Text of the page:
A quarter of British young adults walk “only when necessary,” resulting in less than 5 minutes of activity per day, according to a new study by health insurance company Bupa.
The survey, conducted on 2,000 British adults, focused on young adults between the ages of 18 and 24. The researchers found that, although the British Heart Foundation recommends a minimum of 30 minutes per day spent walking, the average woman walked only 12 minutes per day, and the average man walked only 8 minutes. 15 percent of adults decided to walk somewhere but gave up partway through (switching to public transportation) at least once a week.
Parents aged 42 to 54 largely attributed their children’s sedentism to new technology, such as smart phones and social media, and said that they had walked more at the same age. The young adults themselves, however, had different explanations.
The most common excuse given for not walking was “I don’t have anyone to walk with.” Women typically cited poor weather or fatigue, while men typically blamed lack of time or a busy schedule.
Among adults in general, the most common excuses were weather (31 percent), lack of time (26 percent), lack of fitness (12 percent), not feeling safe (11 percent) and feeling too tired (11 percent).
“It’s so easy to make numerous excuses but there are many health benefits to walking,” said Bupa’s UK Medical Director, Paula Franklin. “For most people it is the most accessible form of physical activity, which is also free and can be great fun.
Serious health risks
The findings are of particular concern given the risks of sedentism on the one hand and the fact that people are neglecting such an easy form of exercise on the other.
“Walking can usually fit easily into your daily routine and something as simple as choosing to walk even part of the way to work instead of taking the car or bus can have a huge impact on your health,” Franklin said.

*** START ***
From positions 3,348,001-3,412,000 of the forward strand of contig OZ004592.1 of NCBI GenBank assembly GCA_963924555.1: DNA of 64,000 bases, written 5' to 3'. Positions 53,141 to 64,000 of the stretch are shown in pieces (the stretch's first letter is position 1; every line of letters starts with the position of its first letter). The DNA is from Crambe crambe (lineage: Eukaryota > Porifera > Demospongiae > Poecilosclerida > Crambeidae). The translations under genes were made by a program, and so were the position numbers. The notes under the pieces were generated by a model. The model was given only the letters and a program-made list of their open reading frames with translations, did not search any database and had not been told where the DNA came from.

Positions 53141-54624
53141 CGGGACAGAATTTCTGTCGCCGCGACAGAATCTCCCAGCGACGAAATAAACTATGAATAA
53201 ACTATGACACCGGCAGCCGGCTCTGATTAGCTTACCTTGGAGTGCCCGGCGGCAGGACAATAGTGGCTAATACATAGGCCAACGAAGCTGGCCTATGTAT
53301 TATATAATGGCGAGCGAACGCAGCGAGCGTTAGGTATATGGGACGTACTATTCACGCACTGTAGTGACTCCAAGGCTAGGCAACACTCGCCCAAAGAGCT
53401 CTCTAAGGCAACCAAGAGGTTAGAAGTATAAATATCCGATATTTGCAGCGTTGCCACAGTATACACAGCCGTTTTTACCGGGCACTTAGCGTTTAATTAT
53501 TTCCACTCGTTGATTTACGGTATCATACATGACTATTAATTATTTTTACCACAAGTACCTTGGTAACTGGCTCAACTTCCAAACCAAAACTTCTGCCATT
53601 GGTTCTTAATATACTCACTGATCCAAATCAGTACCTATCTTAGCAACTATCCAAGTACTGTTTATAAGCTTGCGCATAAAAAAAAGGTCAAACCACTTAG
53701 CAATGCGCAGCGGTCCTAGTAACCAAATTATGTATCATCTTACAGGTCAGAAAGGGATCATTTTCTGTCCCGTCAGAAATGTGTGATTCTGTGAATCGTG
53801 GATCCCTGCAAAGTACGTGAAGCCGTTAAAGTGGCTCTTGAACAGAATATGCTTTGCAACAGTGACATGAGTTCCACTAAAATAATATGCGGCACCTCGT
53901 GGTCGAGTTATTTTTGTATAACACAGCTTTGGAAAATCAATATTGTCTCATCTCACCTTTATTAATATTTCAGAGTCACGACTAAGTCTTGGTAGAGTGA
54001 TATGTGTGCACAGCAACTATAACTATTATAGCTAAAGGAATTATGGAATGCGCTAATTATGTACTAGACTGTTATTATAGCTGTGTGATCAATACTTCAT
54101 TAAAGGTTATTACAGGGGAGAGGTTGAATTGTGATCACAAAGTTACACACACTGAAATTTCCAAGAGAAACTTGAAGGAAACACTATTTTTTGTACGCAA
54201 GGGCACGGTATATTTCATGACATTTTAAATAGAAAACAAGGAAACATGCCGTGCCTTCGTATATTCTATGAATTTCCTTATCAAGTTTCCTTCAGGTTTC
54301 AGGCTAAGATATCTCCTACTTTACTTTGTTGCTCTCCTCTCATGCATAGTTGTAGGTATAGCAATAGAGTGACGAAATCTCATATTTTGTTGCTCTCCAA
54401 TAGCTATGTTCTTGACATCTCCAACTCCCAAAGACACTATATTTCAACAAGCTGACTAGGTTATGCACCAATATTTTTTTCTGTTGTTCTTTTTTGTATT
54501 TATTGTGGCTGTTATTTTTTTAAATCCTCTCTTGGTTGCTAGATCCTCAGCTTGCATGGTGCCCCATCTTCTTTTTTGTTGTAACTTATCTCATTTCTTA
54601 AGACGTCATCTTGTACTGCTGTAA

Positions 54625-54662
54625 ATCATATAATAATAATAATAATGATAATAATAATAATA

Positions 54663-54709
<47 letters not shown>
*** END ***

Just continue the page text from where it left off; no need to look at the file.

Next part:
“For example, adding just 20 minutes walking to your day can dramatically reduce the risk of cardiovascular disease, which includes heart disease and strokes.”
In addition to obesity and heart disease, a sedentary lifestyle has been linked to an increased risk of cancer, type 2 diabetes and spinal problems. As people become less active, doctors are increasingly seeing these diseases in a younger demographic.
Stating that the most common type of diabetes – type 2 diabetes – is primarily caused by obesity, he said, “We are finding more young people aged between 25-30 years getting diabetes as compared to the earlier trend of adults aged between 45-50 developing the illness,” said physician Rejesh Naik, a member of the Indian Medical Association.
Another Indian doctor, Preeti Doshi, who runs the pain clinic at Jaslok Hospital in Mumbai, also blamed sedentism for health problems striking earlier in life. “Sedentary lifestyle, desk jobs, no exercise and poor posture attribute to spinal problem[s] which [are] affecting the age group of 35-55 the most,” he said.
A childhood problem?
Although the Bupa study focused on young adults, a recent study of Scottish children found that children are now becoming sedentary even as toddlers, debunking the idea that children are “naturally” or spontaneously more active than adults. Indeed, the researchers found that the total energy expenditure, physical activity and sedentary behaviors of 78 three-year-olds were equivalent to those of sedentary or only lightly active adults. The children were still largely sedentary two years later. On average, they were expending 200 fewer calories than recommended each day, thereby starting on the path to obesity.